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Big Ten Football: Post-Realignment Coach Power Rankings

David LutherFeatured ColumnistNovember 26, 2012

Big Ten Football: Post-Realignment Coach Power Rankings

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    It appears the college football conference shuffle isn't quite over, as the Big Ten has announced the addition of the Maryland Terrapins and Rutgers Scarlet Knights to the fold.

    There are reasons for the move on both sides: Maryland gets a bump in prestige in conference affiliation, while Rutgers makes a huge leap in that department, and the conference is now in the No. 1 and No. 8 media markets in the U.S., expanding the cash-cow Big Ten Network's footprint by tens of millions of television sets.

    The addition of the two new programs also means we have two new coaches to talk about—and rank.

    So, why not get an early jump on things? We've decided to skip ahead at least a season or two and try to figure out where each coach will find his program once the realignment dust settles.

Unknown, Purdue

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    Bringing up the rear—for now—are the Purdue Boilermakers.

    Purdue is just one of several programs to finish the 2012 college football season with a head coaching vacancy, due to termination for lack of performance.

    In West Lafayette, Indiana, that has been a bit of an understatement, with Danny Hope at the helm.

    While a 6-6 record in 2012 likely gets Purdue to a bowl game, it wasn't enough to save Hope's job after four seasons and a 22-27 record.

    Purdue was seen as a possible Leaders Division contender this season, and a narrow defeat against a very good—and BCS National Championship Game-bound—Notre Dame team could be seen as a moral victory.

    But since that game against the Fighting Irish in Week 2, it was mostly downhill.

    The Boilers never put together much momentum, and the powers that be at Purdue had seen enough.

    Purdue thus gets the last spot on our list, not only due to a lackluster performance, but also because the Boilermakers now have to start all over with a new coaching staff.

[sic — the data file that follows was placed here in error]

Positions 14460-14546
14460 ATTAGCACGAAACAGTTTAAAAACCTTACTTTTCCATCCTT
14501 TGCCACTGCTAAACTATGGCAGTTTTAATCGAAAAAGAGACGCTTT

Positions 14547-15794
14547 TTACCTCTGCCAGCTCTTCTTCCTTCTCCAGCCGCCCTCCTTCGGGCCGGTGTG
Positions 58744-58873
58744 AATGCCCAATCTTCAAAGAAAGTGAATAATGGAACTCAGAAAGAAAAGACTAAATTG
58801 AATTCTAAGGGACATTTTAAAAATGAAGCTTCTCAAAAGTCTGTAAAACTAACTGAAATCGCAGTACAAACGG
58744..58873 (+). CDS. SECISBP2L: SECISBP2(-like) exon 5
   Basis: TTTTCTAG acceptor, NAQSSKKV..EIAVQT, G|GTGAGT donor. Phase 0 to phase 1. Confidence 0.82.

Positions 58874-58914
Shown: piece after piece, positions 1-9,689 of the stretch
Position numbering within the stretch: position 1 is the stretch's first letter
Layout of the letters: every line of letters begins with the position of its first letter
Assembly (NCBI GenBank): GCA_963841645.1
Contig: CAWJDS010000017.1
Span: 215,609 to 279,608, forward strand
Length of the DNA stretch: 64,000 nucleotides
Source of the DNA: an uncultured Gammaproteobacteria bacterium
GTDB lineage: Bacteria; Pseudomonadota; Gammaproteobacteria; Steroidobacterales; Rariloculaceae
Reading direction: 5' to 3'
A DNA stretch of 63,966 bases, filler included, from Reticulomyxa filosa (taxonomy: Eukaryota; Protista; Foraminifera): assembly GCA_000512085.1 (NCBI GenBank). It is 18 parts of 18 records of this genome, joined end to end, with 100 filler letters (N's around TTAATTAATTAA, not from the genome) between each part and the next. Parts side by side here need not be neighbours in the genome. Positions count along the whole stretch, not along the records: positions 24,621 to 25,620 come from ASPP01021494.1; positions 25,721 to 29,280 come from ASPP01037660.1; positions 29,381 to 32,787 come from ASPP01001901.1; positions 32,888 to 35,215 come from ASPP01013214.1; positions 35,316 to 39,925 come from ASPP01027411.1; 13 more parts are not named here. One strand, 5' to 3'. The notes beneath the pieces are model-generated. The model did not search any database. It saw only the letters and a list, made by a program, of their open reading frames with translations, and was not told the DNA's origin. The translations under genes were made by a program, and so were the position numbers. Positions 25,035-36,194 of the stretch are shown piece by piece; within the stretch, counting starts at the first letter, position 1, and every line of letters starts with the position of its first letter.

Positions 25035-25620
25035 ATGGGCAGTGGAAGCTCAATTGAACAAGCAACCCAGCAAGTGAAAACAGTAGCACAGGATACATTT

Tim Beckman, Illinois

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    Taking the second-to-lowest spot on our Big Ten coach power rankings list is Illinois's Tim Beckman.

    Beckman inherited a tough situation, and there wasn't much left when Ron Zook was ushered out of town after seven markedly unsuccessful seasons.

    But if Beckman wants to fix what's wrong with the Fighting Illini, it's going to take more than his coaching skills.

    Unlike some of his compatriots, Beckman was not able to engineer a first-season improvement, and the Illini finished 2012 with a 2-10 record that saw them winless in the Big Ten for the first time since Zook's first season in 2005.

    And we saw how well Zook did (34-51).

    If Illinois is to get things back on track, it will be on the strength of Beckman's recruiting—and we're just not sure he has all the tools he'll need at Illinois to get the job done.

Kevin Wilson, Indiana

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    The Indiana Hoosiers are the No. 1 team in the nation—in basketball.

    That right there should tell you all you need to know about the football team.

    Indiana is, without shame, the Duke of the Big Ten. The school's athletic pride is tied directly to the hoops team, and there's nothing wrong with that.

    But we're dealing in football cred here, and when it comes to the pigskin, Indiana is about as lowly as it gets in the Big Ten.

    We're perfectly willing to give coach Kevin Wilson his due. He's a die-hard Indiana man. He defends his team and his program and his university to anyone at the drop of a hat.

    Good for him.

    Although alienating local talk radio hosts might not be the best way to build buzz about a sagging program, we have to admit the guy has cojones.

    His indignation of those who criticize might go a bit further, though, if he weren't 5-18 through two seasons.

Kirk Ferentz, Iowa

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    We're about at the end of our rope with Iowa Hawkeyes coach Kirk Ferentz.

    After 14 seasons, Ferentz always seems to be rebuilding a part (or all) of his team, and the results have been somewhat predictable on the field.

    Under Ferentz, Iowa has never won an outright Big Ten title, has never played in the Rose Bowl Game and has finished ranked in the final AP Top 25 just five times.

    What's more, Iowa will miss a bowl game this season for the first time since 2007.

    So, uh, Coach. When will that rebuilding be done?

    Ferentz has shown us no reason to believe anything is about to change at Iowa. The Hawkeyes are, for the most part, a non-factor in the Big Ten these days, which is why they finish in the bottom third of our power rankings.

Jerry Kill, Minnesota

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    We really didn't want to put Minnesota Golden Gophers coach Jerry Kill this low in our power rankings, but we couldn't let our heart overrule our brains, regardless of how hard we tried.

    Jerry Kill has been an absolute force of nature at Minnesota, battling recurring seizures while trying to rebuild the program into a winner in the Big Ten.

    Kill got his coaching start back in the 1990s with the Division II Saginaw Valley State Cardinals (coaching against arch-rivals Grand Valley State Lakers, which were then under the direction of a guy by the name of Brian Kelly), before finding his way to the FCS Southern Illinois Salukis via the FCS Emporia State Hornets.